8. The colors and patterns you choose for floors have a huge effect on the overall mood of a home. Light colors make rooms appear larger, but are harder to keep clean. Darker tones absorb light, hide dirt, and create more intimate environments. Large patterns can expand a room visually.
9. Different types of floor covering can function as a room divider, effectively defining two or more different areas in a single space.
10. The fastest way to change a mood or character of a room is to add an area rug. Using the appropriate pad, area rugs can go on top of any kind of flooring, usually with dramatic results.
The style of the 1950s and '60s is back stronger than ever. Vintage materials, colors, and imprinted patterns are preferred options of homeowners who want to capture the original aesthetics and historical significance of their homes. Here are four flooring materials that are experiencing a resurgence in popularity.
Rubber: ($4 per sq. foot and up) Known for its commercial applications, rubber flooring tile is made of recycled tires, post-industrial waste rubber, and virgin rubber, rubber is designed for high-traffic areas where durability and easy maintenance are desired. Manufacturers offer palettes of neutral, primary, and black colors. Some can be custom colored to suit personal preferences. Others are similar in look to original Eichler patterns. Resources: Reztec and XCR3 by Expanko; Flexco Flooring.
Linoleum: ($3 to $4 per sq. foot) Remembered as the flooring of post-World War II kitchens, and the original flooring material used by Eichler, linoleum is made of natural ingredients like linseed oil, cork, and tree resins. It comes in a rainbow of hues, and the color in linoleum goes all the way through the material.. Genuine linoleum has maintenance characteristics similar to wood, and needs regular waxing and buffing. It is tough and durable but susceptible to moisture and alkalinity. It must be professionally installed and needs a sealer. Resources: Armstrong; Forbo Flooring; Tarkett .
Cork: ($5 and up) Cork gained popularity in the early 1900s and became one of the most widely used resilient flooring materials. Even Frank Lloyd Wright chose cork for use in many of his residential designs. Natural, durable, and warm to the touch, cork resists mildew. It does often suffer fading from sun exposure, however. It's available in tiles and sheets and comes in a variety of natural hues and patterns. Usually treated like wood, waxed cork needs occasional buffing and rewaxing. Resources: IFloor; Nova Distinctive Floors; Infinity Flooring; Expanko.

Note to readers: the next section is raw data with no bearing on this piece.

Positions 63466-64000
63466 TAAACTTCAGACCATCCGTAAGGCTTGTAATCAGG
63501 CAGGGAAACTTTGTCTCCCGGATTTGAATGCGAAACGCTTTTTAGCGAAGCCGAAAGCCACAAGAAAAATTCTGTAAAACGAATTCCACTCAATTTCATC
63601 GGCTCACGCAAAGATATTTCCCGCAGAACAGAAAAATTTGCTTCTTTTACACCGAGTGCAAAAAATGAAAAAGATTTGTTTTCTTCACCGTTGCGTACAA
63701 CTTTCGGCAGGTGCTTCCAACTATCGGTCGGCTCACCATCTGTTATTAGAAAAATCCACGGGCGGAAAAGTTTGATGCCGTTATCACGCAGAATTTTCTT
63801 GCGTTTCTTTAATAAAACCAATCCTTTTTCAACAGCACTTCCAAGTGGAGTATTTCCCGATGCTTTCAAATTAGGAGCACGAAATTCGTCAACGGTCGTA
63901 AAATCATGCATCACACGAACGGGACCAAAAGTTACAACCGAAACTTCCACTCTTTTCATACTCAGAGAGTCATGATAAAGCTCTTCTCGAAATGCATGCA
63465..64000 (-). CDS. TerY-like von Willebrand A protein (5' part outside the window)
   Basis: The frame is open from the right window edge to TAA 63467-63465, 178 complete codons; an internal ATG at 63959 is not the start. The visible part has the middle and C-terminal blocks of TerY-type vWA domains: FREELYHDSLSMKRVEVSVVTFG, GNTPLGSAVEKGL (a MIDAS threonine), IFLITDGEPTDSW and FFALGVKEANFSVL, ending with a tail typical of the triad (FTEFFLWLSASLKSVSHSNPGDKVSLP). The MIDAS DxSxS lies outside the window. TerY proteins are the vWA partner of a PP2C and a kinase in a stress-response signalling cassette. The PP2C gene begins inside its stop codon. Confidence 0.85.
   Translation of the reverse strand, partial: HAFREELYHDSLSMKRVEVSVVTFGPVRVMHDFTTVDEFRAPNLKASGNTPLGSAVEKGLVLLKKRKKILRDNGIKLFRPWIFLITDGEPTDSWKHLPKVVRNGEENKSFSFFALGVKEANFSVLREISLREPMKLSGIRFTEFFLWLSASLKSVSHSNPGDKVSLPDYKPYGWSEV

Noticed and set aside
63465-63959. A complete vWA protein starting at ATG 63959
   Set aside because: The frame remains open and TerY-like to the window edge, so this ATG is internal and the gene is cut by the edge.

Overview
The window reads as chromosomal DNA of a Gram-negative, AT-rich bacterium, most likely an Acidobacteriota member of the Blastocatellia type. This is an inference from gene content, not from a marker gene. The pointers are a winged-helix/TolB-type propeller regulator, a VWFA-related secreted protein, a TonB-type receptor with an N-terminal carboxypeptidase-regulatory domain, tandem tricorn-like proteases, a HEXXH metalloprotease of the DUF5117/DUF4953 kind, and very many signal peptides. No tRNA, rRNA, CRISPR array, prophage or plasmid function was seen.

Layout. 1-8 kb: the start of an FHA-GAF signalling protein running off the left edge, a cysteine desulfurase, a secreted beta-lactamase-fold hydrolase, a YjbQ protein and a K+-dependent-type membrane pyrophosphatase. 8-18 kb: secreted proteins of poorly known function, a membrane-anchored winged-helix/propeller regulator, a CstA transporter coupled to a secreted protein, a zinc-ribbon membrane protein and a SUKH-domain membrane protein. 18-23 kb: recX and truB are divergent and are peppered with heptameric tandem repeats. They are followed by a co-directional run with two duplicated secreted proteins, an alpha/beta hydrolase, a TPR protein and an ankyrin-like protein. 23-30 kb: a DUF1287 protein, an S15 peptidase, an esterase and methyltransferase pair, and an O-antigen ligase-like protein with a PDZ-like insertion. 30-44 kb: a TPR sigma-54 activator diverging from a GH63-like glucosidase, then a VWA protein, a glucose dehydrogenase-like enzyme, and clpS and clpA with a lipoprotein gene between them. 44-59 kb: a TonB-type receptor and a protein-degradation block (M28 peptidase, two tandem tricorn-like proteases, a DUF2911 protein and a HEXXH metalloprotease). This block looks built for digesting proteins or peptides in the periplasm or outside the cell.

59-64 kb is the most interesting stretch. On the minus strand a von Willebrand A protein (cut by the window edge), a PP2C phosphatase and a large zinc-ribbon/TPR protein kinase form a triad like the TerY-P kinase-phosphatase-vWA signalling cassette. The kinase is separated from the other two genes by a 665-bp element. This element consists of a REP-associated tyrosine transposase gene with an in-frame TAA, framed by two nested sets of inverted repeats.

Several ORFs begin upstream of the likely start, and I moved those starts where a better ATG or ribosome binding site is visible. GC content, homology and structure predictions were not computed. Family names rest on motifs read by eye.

Shag carpet: (starts at $4 per square foot) Some homeowners who like the retro vibe are breaking up their hard surfaces with shag carpet. Soft underfoot, it comes in a wide variety of loop lengths, colors, sheens, and textures. New introductions involve weaving small metallic yarns into the shag to make it shimmer. Check into having regular wall-to-wall shag carpet cut down and hemmed to the size of an area rug for the ultimate in flexibility. Resources: Karastan; Modern Rugs; Shaw.
Photos: Michael Greene, John Eng, Carol Bua, Joe Barthlow, Ernie Braun (splash); and others courtesy Sue Olson Designs, Glenn Rogers/Flooring Broker, Doyle McCullar, Glenn Sennett, Renaissance Man Construction, Expanko, and Flexco
For direction and inspiration, check out these flooring materials. They may be a good fit for your renewal project. Prices quoted are for materials only.
Concrete: (25 cents per sq. foot for do-it-yourself staining to $12 for custom work) Whether a home has new or old concrete surfaces, the flooring material can be customized to suit décor. It can be textured, colored, and imprinted to mimic tile or stone. Acid stain treatments help to achieve a warm, natural feel by giving the concrete a honed (or rough-textured) look. Concrete can also be polished to a high gloss finish that never needs waxing. Worn or aged concrete might also be topped with a fresh, level micro-topping of concrete that can be stamped or etched with a design. Resources: Bomanite; Newlook Coatings.